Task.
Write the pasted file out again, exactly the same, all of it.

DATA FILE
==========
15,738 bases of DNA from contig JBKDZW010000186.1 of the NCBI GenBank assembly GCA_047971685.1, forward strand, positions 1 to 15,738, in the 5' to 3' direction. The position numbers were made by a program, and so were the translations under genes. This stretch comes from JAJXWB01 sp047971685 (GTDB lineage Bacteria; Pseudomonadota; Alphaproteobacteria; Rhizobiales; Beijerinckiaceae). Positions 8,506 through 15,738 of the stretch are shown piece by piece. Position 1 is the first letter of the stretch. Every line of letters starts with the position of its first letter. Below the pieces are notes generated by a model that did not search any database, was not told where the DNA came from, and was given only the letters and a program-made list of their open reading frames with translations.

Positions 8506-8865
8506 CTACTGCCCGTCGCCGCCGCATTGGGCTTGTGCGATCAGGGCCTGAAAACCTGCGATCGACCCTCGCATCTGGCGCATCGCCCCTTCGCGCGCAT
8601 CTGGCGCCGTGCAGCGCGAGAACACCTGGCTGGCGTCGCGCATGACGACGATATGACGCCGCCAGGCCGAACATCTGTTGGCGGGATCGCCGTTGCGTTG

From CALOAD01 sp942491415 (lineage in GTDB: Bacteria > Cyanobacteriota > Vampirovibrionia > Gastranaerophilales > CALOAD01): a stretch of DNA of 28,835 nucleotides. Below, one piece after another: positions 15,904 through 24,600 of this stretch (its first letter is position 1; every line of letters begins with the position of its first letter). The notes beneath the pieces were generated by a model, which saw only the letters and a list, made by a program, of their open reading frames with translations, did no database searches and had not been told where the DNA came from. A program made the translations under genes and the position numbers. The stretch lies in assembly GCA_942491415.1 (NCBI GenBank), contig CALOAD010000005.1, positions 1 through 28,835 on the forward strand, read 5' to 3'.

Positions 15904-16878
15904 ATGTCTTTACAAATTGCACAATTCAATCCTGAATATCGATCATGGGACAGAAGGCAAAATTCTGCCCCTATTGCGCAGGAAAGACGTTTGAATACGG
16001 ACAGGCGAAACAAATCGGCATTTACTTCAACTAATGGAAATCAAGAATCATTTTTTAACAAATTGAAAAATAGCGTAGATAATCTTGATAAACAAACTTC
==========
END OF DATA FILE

15,738 bases of DNA from contig JBKDZW010000186.1 of the NCBI GenBank assembly GCA_047971685.1, forward strand, positions 1 to 15,738, in the 5' to 3' direction. The position numbers were made by a program, and so were the translations under genes. This stretch comes from JAJXWB01 sp047971685 (GTDB lineage Bacteria; Pseudomonadota; Alphaproteobacteria; Rhizobiales; Beijerinckiaceae). Positions 8,506 through 15,738 of the stretch are shown piece by piece. Position 1 is the first letter of the stretch. Every line of letters starts with the position of its first letter. Below the pieces are notes generated by a model that did not search any database, was not told where the DNA came from, and was given only the letters and a program-made list of their open reading frames with translations.

Positions 8506-8865
8506 CTACTGCCCGTCGCCGCCGCATTGGGCTTGTGCGATCAGGGCCTGAAAACCTGCGATCGACCCTCGCATCTGGCGCATCGCCCCTTCGCGCGCAT
8601 CTGGCGCCGTGCAGCGCGAGAACACCTGGCTGGCGTCGCGCATGACGACGATATGACGCCGCCAGGCCGAACATCTGTTGGCGGGATCGCCGTTGCGTTG

From CALOAD01 sp942491415 (lineage in GTDB: Bacteria > Cyanobacteriota > Vampirovibrionia > Gastranaerophilales > CALOAD01): a stretch of DNA of 28,835 nucleotides. Below, one piece after another: positions 15,904 through 24,600 of this stretch (its first letter is position 1; every line of letters begins with the position of its first letter). The notes beneath the pieces were generated by a model, which saw only the letters and a list, made by a program, of their open reading frames with translations, did no database searches and had not been told where the DNA came from. A program made the translations under genes and the position numbers. The stretch lies in assembly GCA_942491415.1 (NCBI GenBank), contig CALOAD010000005.1, positions 1 through 28,835 on the forward strand, read 5' to 3'.

Positions 15904-16878
15904 ATGTCTTTACAAATTGCACAATTCAATCCTGAATATCGATCATGGGACAGAAGGCAAAATTCTGCCCCTATTGCGCAGGAAAGACGTTTGAATACGG
16001 ACAGGCGAAACAAATCGGCATTTACTTCAACTAATGGAAATCAAGAATCATTTTTTAACAAATTGAAAAATAGCGTAGATAATCTTGATAAACAAACTTC